Rating: 7/10 – an unexpected gem amongst the plethora of low-budget tosh the British Film Industry has released in recent years, Cryptic is deserving of a wider audience, and all because it’s clearly a movie that its creators have spent more than five minutes putting together; with a wicked streak of humour running through it from start to finish, and an edge that is only employed when necessary, this is proof that East End gangster movies don’t all have to be pony and trap.

 

Visions

Visions (2015) / D: Kevin Greutert / 82m

Cast: Isla Fisher, Anson Mount, Gillian Jacobs, Jim Parsons, Joanna Cassidy, Eva Longoria, Bryce Johnson, John de Lancie

Moving to Paso Robles to reopen a vineyard they’ve purchased, Eveleigh and David Maddox (Fisher, Mount) are expecting their first child. Having been on anti-depressants following a car accident a year earlier, Eveleigh has come off them thanks to her pregnancy, but is beginning to experience strange visions that lead her to believe that there are supernatural forces at work in their home. David isn’t so convinced, especially when their realtor confirms that the property doesn’t have a bad history. At the insistence of her OB/GYN doctor (Parsons), Eveleigh resumes taking anti-depressants and the visions cease.

Some months later, Eveleigh is persuaded to come off her anti-depressants by her friend, Sadie (Jacobs). But the visions return, and Eveleigh’s paranoia surrounding them leads her to believe that David is somehow involved. She delves further into the vineyard’s history, and discovers that a century earlier, paranormal activity prompted the then owner to burn it down. And Eveleigh’s research reveals pictures drawn by a medium who tried to contact spirits in the house; the pictures show Eveleigh and David. When her doctor and some of their friends mount an intervention, Eveleigh is forced to realise that her visions are not as she first thought, and are even more frightening for what they really mean.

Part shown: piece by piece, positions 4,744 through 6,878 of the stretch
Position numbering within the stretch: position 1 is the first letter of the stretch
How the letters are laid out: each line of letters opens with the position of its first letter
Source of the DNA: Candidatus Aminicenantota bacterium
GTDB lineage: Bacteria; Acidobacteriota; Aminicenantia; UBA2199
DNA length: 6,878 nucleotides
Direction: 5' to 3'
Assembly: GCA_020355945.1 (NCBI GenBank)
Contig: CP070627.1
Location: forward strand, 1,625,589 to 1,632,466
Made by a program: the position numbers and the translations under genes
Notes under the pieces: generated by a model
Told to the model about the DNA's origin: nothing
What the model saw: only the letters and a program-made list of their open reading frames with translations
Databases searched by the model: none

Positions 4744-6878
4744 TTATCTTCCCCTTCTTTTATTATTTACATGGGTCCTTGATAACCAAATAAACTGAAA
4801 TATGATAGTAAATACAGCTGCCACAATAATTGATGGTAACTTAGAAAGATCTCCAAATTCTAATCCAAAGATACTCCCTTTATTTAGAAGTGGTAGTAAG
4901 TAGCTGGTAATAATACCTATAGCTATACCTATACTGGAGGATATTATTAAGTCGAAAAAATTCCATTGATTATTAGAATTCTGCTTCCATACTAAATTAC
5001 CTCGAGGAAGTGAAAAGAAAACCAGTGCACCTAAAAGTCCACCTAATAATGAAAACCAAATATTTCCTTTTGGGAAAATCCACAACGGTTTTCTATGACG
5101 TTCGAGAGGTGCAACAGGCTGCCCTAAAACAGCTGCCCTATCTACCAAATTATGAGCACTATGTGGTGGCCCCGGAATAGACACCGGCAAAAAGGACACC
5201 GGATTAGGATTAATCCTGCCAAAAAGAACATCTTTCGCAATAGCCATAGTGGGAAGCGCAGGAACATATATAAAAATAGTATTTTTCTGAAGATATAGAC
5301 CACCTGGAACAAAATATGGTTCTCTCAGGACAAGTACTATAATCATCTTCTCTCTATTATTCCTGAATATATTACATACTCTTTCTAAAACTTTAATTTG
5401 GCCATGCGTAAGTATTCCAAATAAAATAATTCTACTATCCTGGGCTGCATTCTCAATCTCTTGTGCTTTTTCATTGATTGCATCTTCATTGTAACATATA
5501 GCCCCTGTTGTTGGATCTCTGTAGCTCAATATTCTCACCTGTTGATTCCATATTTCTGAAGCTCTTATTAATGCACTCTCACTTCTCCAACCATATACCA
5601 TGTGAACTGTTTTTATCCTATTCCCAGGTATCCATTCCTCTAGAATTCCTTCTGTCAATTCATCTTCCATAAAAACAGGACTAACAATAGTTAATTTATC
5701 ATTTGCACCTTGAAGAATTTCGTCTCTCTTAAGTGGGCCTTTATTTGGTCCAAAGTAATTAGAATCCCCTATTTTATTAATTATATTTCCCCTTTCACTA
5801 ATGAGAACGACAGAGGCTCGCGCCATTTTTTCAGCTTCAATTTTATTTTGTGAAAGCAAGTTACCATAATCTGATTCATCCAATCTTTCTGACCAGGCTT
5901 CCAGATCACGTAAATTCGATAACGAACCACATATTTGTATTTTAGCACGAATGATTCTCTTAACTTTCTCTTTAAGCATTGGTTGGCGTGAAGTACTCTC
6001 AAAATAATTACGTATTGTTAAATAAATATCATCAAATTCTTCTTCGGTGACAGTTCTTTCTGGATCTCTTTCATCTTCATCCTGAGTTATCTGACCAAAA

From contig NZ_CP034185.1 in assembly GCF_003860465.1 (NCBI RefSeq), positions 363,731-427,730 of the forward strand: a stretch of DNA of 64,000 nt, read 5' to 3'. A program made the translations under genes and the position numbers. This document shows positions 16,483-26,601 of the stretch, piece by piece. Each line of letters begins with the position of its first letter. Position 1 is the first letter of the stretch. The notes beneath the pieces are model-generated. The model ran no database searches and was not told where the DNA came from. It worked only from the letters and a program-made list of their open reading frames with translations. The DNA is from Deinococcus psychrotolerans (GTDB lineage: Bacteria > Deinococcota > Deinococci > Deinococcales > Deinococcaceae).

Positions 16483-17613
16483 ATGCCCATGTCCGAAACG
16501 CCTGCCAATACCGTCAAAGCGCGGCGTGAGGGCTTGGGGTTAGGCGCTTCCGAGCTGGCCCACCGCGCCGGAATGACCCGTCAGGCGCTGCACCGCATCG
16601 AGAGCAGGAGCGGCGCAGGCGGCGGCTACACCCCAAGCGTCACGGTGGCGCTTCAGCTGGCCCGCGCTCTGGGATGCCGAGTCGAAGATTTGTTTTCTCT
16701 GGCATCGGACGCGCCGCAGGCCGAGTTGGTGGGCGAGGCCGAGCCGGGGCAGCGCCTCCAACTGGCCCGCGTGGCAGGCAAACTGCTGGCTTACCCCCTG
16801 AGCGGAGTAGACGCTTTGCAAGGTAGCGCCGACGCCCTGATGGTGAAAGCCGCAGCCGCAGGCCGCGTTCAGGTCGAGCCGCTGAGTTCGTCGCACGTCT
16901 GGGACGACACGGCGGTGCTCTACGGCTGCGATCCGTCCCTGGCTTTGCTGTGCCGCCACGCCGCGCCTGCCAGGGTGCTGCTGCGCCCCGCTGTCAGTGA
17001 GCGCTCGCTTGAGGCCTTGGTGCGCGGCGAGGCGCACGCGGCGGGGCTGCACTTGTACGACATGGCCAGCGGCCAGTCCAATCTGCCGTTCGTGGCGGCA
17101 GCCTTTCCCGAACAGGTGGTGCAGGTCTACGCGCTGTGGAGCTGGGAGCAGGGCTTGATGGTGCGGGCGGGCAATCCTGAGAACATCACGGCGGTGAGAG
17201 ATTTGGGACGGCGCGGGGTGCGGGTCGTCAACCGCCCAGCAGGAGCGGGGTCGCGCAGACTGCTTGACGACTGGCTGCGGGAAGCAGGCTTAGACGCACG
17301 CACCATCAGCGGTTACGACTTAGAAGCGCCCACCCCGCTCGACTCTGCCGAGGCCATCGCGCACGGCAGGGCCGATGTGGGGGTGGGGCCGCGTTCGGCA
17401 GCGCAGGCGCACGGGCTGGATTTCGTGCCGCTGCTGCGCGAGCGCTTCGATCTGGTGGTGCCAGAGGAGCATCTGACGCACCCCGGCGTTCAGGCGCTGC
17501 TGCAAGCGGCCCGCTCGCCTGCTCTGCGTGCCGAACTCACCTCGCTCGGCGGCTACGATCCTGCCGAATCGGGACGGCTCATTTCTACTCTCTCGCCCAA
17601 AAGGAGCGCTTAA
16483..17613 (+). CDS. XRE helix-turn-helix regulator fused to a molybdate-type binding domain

Visions - scene1

There’s a twist in Visions that, all things considered, comes too late to save the movie from its determination to be bland and unremarkable. Despite a plot that requires Fisher to be put in jeopardy from the beginning, Lucas Sussman’s convoluted screenplay throws in everything bar the kitchen sink in its efforts to distinguish itself from every other “haunted house” movie. The result is a movie that promises much but delivers very little, from Fisher’s anguished mother-to-be, to Mount’s too-good-to-be-completely-true husband, and all the way to the “surprise” villains that audiences should have spotted a mile off. Greutert’s last movie was Jessabelle (2014), a movie that gave new meaning to the phrase, “so-bad-it’s-bad”, but here he’s on firmer ground, even if that ground contains the occasional narrative quicksand.

But the central mystery isn’t as gripping as it needs to be, and Fisher is often left stranded by the sudden twists and turns that her character’s visions propagate. Mount is left stranded by the script’s decision to involve him only occasionally, while supporting characters come and go without making any impact (including Parsons’ doctor, a role that does nothing to allay any suspicions that the actor can only play The Big Bang Theory‘s Sheldon Cooper). As the fitful tension begins to escalate, the movie – also edited by Greutert – at least makes an attempt at providing real thrills, even if they’re of the cheap and nasty kind. But all this pales beside the notion that the sins of the future are as dark and disturbing as the sins of the past; they’re not.

Rating: 4/10 – an unremarkable “chiller”, Visions tells its dull story with a modicum of creativity, but sadly, remains an underwhelming experience; Fisher is given the enviable task of not only being pregnant but “possessed” as well, but isn’t given enough support by the script to make some (or all) of her possessions come to her.